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Professional Learning Network

This week we did not have class because we will be spending a lot of time outside of class watching webinars hosted by my classmates. Instead, we met with our groups to prepare for out webinars and were asked to join twitter and start following librarians and information professionals that share our interests. I started by following the bloggers on twitter that I wrote about in week 5. After that we were asked to follow 25 more people who share our same professional interests. It took me a lot longer than I expected to find 25 more users to follow and was a little harder than I expected. This also increased the number of people that I followed pretty dramatically. However, once I did that, I was pleasantly surprised to find a lot of interesting tweets that were related to things we’ve been discussing in class all semester, in addition to some delightfully humorous tweets.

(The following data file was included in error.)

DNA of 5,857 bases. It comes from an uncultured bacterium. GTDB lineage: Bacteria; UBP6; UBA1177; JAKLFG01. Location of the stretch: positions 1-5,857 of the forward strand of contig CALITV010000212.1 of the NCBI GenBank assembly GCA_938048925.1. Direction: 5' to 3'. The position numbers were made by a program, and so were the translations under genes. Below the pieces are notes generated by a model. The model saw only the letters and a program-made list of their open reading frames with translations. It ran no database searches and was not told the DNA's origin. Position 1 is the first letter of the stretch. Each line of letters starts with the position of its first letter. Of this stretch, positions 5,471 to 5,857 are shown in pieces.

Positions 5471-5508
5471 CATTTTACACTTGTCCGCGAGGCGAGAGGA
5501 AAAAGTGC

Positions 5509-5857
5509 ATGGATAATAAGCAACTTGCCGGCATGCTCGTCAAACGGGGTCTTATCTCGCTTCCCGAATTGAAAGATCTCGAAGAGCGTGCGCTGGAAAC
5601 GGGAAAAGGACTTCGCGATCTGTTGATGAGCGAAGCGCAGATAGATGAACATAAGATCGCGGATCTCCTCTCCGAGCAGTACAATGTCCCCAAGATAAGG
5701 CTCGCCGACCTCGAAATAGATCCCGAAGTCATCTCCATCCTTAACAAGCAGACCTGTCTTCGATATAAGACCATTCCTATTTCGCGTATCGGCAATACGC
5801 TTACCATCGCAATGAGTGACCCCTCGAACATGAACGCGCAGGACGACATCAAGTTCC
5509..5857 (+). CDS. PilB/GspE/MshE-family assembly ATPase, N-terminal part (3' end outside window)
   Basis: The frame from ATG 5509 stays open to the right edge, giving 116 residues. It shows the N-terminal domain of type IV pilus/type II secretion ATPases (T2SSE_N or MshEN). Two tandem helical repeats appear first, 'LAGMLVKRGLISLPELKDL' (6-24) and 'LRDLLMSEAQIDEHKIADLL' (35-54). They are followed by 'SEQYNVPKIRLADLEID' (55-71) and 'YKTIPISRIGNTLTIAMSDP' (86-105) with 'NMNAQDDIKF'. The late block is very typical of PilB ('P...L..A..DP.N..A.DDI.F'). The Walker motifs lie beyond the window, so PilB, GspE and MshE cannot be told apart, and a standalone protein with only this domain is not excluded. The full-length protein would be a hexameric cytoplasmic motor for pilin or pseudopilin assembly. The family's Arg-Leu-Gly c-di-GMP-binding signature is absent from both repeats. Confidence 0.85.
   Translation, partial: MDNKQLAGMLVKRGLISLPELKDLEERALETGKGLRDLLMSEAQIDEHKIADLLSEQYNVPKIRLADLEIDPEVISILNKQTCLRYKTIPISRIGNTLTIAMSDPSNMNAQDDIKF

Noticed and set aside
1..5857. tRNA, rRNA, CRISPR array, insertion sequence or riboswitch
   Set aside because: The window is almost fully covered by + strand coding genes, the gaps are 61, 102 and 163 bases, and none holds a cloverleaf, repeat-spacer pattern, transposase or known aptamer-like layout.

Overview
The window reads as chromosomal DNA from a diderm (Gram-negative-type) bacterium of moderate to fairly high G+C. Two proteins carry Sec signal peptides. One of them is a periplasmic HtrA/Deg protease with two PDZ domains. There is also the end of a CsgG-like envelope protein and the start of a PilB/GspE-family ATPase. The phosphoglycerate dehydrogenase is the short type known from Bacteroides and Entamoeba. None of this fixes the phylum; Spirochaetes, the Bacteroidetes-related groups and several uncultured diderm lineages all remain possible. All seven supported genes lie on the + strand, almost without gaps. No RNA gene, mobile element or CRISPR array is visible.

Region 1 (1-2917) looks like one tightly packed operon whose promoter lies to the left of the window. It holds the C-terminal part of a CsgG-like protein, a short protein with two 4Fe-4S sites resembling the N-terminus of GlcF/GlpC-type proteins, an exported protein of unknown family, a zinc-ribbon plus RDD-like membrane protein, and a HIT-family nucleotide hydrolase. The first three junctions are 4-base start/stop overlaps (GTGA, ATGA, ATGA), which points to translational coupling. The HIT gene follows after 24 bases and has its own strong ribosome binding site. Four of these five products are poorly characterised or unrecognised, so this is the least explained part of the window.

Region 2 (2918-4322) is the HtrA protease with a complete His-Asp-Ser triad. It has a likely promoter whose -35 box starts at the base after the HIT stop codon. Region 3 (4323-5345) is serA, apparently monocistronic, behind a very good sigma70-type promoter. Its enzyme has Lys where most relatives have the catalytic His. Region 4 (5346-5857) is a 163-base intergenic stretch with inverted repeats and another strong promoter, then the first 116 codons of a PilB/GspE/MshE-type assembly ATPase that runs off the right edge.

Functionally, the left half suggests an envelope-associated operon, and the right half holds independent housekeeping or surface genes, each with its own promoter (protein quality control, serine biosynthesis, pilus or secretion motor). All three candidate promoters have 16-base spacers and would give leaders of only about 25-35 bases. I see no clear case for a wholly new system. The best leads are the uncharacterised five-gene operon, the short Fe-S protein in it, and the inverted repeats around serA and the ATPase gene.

I started following public librarians and school and media librarians. I was a little surprised at how quickly I saw my twitter feed transform from random posts by friends, celebrities, or recent news updates into a much more intriguing discussion regarding literacy, open access, undeserved populations, etc. I was also a little surprised by the response I received from those I recently started following. A few individuals followed me back after I re tweeted something they posted and one twitter user thanked me for following her. Though I am happy that I have begun to transform my social media presence into something a little more professional, it will give me reason to be a little more thoughtful of my posts and use of hash tags.

This weeks twitter assignment has also given me the opportunity to reflect on what I’ve learned this semester and how it has changed my perception of the profession. Though this class hasn’t caused me to have a major change in what kind of library I want to work in or what kind of librarian I want to be, it has given me a bigger and more detailed picture of what it means to be a librarian or information professional. It has also given me an online network and community to follow to help me process my thoughts and ideas into something tangible and productive.